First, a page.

Friday, April 17, 2015
Wednesday, April 15, 2015
It's that time of year when students are graduating college and school districts are eliminating positions for next year. I am once again posting my comprehensive list of resources for teachers looking for a job. ( I work in N.J. so there are many links specific to our state) Good luck!
JOB INTERVIEW TIPS
Anatomy of a Job Interview
Adjunct Part-Time Positions- teach on the college level!
Adjunct Professor Jobs- from CareerBuilder
Education Employment and Volunteer Opportunities for Retirees- MTRS (Massachusetts Teachers' Retirement System) members
For a Fun Job in Retirement, Think Out of the Box-
Yesterday I received an email from a publicist for School Library Journal, announcing that nominations were open for their 2nd School Librarian of the Year Award. The award is being presented by Scholastic Publishing. Nominations are open until Friday, May 22, 2015, with judging taking place in June, the winner announced in July, and the winner published in the September issue of School Library Journal. Here are the key points about the award from the publicist:
"This year, one winning school librarian will receive the following:
- $2,500 cash award
- $2,500 worth of print and digital materials from Scholastic Library Publishing
- Feature article in the September 2015 issue of School Library Journal
- An invitation to the SLJ Leadership Summit in Seattle,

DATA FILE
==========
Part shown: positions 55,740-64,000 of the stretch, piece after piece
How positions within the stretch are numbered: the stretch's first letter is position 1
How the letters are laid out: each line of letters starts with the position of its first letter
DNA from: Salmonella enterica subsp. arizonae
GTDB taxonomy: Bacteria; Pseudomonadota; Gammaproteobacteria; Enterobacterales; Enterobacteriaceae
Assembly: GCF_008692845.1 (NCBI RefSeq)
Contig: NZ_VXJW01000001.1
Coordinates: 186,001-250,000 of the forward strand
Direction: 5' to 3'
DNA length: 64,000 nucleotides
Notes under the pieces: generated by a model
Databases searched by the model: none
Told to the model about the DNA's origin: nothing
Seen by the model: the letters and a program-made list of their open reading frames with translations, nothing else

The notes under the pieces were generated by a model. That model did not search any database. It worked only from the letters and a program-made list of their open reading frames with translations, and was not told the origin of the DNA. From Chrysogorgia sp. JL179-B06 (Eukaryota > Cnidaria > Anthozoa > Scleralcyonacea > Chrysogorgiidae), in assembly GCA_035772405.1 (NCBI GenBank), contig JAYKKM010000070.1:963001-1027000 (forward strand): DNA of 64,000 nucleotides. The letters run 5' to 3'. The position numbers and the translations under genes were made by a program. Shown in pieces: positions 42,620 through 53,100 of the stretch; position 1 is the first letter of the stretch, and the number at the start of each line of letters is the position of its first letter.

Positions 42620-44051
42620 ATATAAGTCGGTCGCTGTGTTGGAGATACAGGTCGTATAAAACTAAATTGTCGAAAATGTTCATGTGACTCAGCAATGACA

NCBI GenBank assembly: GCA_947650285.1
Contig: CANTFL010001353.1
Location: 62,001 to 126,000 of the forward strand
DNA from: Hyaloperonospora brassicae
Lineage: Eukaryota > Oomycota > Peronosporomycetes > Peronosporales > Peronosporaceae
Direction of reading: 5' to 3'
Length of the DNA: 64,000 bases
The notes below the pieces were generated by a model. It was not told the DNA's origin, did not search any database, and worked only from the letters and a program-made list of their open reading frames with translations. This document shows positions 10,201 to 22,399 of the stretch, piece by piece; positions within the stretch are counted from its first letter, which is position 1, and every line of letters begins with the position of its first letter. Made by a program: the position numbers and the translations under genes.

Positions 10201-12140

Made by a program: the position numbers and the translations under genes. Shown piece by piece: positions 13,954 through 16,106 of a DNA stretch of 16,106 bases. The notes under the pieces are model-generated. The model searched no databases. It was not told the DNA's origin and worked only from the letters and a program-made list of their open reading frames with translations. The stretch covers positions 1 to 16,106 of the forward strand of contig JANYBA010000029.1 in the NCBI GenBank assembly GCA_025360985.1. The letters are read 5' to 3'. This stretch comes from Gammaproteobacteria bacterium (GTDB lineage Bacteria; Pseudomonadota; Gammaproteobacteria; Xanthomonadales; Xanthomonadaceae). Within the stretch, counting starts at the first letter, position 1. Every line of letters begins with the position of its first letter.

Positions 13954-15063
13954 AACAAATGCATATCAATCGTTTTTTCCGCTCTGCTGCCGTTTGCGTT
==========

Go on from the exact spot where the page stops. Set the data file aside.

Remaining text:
Two finalists will each receive $500 in materials of their choice from Scholastic Library Publishing and be featured with the winner in online multimedia articles for SLJ.com. All nominations are judged by an esteemed panel comprised of school administrators, SLJ editors, industry professionals from Scholastic and 2014 School Librarian of the Year Michelle Colte, based on criteria including exemplary use of technology tools, creativity in programming and use of content and more. You can learn more about the 2014 winner here.
Instructions for applying and nominating individuals for the School Librarian of the Year Award can be found here: slj.com/schoollibrarian "
I was watching a Google Slides presentation today in our computer lab and it made me realize that many students are still not aware of how to resize an image in their report or presentation. Both Microsoft Word and Google Docs allow you to produce a great enlargement, (or make an image smaller) if you'd like) simply by following the directions below.